We’d love to hear a story of resilience from your journey.
The pandemic of 2020 brought difficult times and uncharted waters for many. Bluegrass artists were unable to travel, earn their wages and share their craft. Venues were locked and empty with the lights turned out. The radio station, WMMT, where I worked wouldn’t even let the DJ’s come in to do their programs. I found physical distancing from the things I enjoy and the people to be somewhat devastating. Even though I too suffered with the COVID virus, I started looking for an alternative with a positive outcome. The first thing I did was to build a professional broadcast studio in my home. Then I contacted WMMT and “the Big Al & Sandy Show”, the program I do with my wife, was back on the air with a 4-hour bluegrass show. I also offered the show to TheBluegrassJamboree.com and they eagerly accepted. I thought of stories my parents told me of a time when they would gather around the radio for entertainment. I remember thinking, “It’s time for that again.: The more I thought about it the more I recognized a win-win opportunity. Not just for me, but for the listeners, the artists, and the bluegrass music. I contacted Melanie Wilson, publicist for some of the artists, and said, “We need to get these bluegrass artists on the air and let the listeners know everything’s alright.” With Melanie’s help we gave the artists she represents and many more the platform to visit with listeners, share information on how to purchase their music and let them gain some bluegrass music history. Overall, the listeners knew bluegrass music is alive and well. In addition to the music, one or two interviews with the bluegrass artists and songwriters was featured nearly every week for over a year. When the momentum gets going, it is not time to slow down. I realized it was time to expand and offer bluegrass music to a larger audience. Being a truck driver for 44 years, my job and the job of other truckers is to keep the country supplied with everything. This became even more important during the pandemic. My thought about this, they need entertainment too. I contacted the largest magazine in the trucking industry, Overdrive. Overdrive Magazine, which was celebrating 60 years of trucking that particular year, was the voice of the American trucking industry with over 400,000 subscribers and over 400,000 face book followers. I proposed to Overdrive management a radio show for tuckers which would include bluegrass music. They were enthusiastic. I then contacted Annette Grady with TheBluegrassJamboree.com and arranged a two-hour time slot for the program. The initial agreement between all involved was a two-hour pilot show to see if the program would gain momentum. It did! At the conclusion of the second program aired, the number quadrupled. At the conclusion of the fourth pilot show, we all agreed to make the program permanent. The two-hour show airs each Friday and is called “Overdrive’s Music to Truck By.” It offers listeners new and classic trucking songs, interviews, truck news, and Bluegrass Music. It is also rewarding to see the word Bluegrass, TheBluegrassJamboree.com, and Bluegrass Artists featured on the cover page of the largest and most prestigious trucking industry magazine. This show is also offered on demand via podcast after it airs on TheBluegrassJamboree.com. In addition to furthering bluegrass music, I also had the opportunity to work on several TV shows featuring interviews with Bluegrass artist on ARC TV located in Norton, Virginia. Their potential Viewing audience is three million. In conclusion, I sailed through the uncharted waters of the pandemic and found the positive outcome for which I was looking. Is there a mission driving your creative journey?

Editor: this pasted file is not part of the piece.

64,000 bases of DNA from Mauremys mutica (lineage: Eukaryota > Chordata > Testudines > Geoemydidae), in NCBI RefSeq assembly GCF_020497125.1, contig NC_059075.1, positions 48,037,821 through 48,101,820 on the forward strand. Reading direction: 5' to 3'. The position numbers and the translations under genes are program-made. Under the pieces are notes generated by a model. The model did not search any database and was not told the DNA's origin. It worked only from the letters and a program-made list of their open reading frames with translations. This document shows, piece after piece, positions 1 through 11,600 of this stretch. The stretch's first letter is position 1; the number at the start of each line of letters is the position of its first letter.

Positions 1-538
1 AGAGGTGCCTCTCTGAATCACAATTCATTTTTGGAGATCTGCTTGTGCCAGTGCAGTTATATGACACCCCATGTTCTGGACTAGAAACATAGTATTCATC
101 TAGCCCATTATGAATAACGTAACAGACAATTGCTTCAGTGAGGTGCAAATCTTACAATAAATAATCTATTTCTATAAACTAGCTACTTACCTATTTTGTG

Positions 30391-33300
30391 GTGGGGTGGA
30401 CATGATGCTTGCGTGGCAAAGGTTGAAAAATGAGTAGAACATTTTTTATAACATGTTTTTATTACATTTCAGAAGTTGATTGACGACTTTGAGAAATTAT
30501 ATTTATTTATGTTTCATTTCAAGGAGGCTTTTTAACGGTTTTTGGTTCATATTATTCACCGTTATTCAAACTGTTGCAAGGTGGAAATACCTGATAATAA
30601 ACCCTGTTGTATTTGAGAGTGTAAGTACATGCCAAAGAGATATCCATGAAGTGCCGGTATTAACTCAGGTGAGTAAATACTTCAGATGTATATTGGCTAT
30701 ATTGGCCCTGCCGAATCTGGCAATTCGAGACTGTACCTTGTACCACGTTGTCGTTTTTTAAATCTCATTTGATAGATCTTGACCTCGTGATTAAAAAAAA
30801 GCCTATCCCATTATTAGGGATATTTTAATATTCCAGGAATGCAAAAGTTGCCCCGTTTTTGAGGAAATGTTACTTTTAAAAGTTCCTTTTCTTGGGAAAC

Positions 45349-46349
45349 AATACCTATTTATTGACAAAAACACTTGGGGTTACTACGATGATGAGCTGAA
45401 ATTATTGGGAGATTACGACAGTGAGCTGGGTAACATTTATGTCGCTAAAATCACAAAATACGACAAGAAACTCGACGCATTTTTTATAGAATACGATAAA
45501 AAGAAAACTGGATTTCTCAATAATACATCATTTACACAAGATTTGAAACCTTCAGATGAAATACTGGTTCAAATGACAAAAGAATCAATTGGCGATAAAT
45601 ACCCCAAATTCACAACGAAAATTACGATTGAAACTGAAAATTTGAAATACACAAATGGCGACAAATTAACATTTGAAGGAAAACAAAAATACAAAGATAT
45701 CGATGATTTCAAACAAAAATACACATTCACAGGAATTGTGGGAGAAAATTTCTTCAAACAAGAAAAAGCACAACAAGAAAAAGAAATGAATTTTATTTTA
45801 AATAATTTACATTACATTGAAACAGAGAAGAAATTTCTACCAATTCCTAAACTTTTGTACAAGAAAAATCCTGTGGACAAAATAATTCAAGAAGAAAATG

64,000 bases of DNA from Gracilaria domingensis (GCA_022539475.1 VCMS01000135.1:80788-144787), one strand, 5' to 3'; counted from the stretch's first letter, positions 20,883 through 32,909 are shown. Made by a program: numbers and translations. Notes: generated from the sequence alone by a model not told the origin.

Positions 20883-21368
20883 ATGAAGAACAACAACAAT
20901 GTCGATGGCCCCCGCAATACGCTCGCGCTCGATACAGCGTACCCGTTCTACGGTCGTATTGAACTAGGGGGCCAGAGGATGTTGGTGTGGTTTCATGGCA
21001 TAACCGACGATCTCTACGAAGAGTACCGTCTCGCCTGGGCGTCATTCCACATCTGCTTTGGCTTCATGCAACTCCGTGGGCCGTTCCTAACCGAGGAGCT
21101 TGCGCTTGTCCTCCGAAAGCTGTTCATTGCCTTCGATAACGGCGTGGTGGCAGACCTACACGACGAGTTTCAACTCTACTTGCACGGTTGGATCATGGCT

As I said earlier, “Radio is a theatre of the mind, you have to the paint the picture.” I have enriched my life painting many pictures in new radio ventures both nationally and internationally.” I have been a lifelong learner who loves people and wants to share with others the experiences I have learned by making mistakes, but yet finding solutions and not giving up. Mistakes are almost as important as getting it right. When at your lowest point in life, one needs to realize it doesn’t last forever. Only death is forever. So, pick yourself up, dust yourself off and continue on the journey. I have had a creative journey, but that journey is ongoing. The Lord has blessed me even though I have had many detours in my life. However, the greatest part is yet to come for I am not done yet.
Is there a mission driving your creative journey?As I said earlier, “Radio is a theatre of the mind, you have to the paint the picture.” I have enriched my life painting many pictures in new radio ventures both nationally and internationally.” I have been a lifelong learner who loves people and wants to share with others the experiences I have learned by making mistakes, but yet finding solutions and not giving up. Mistakes are almost as important as getting it right. When at your lowest point in life, one needs to realize it doesn’t last forever. Only death is forever. So, pick yourself up, dust yourself off and continue on the journey. I have had a creative journey, but that journey is ongoing. The Lord has blessed me even though I have had many detours in my life. However, the greatest part is yet to come for I am not done yet. Contact Info: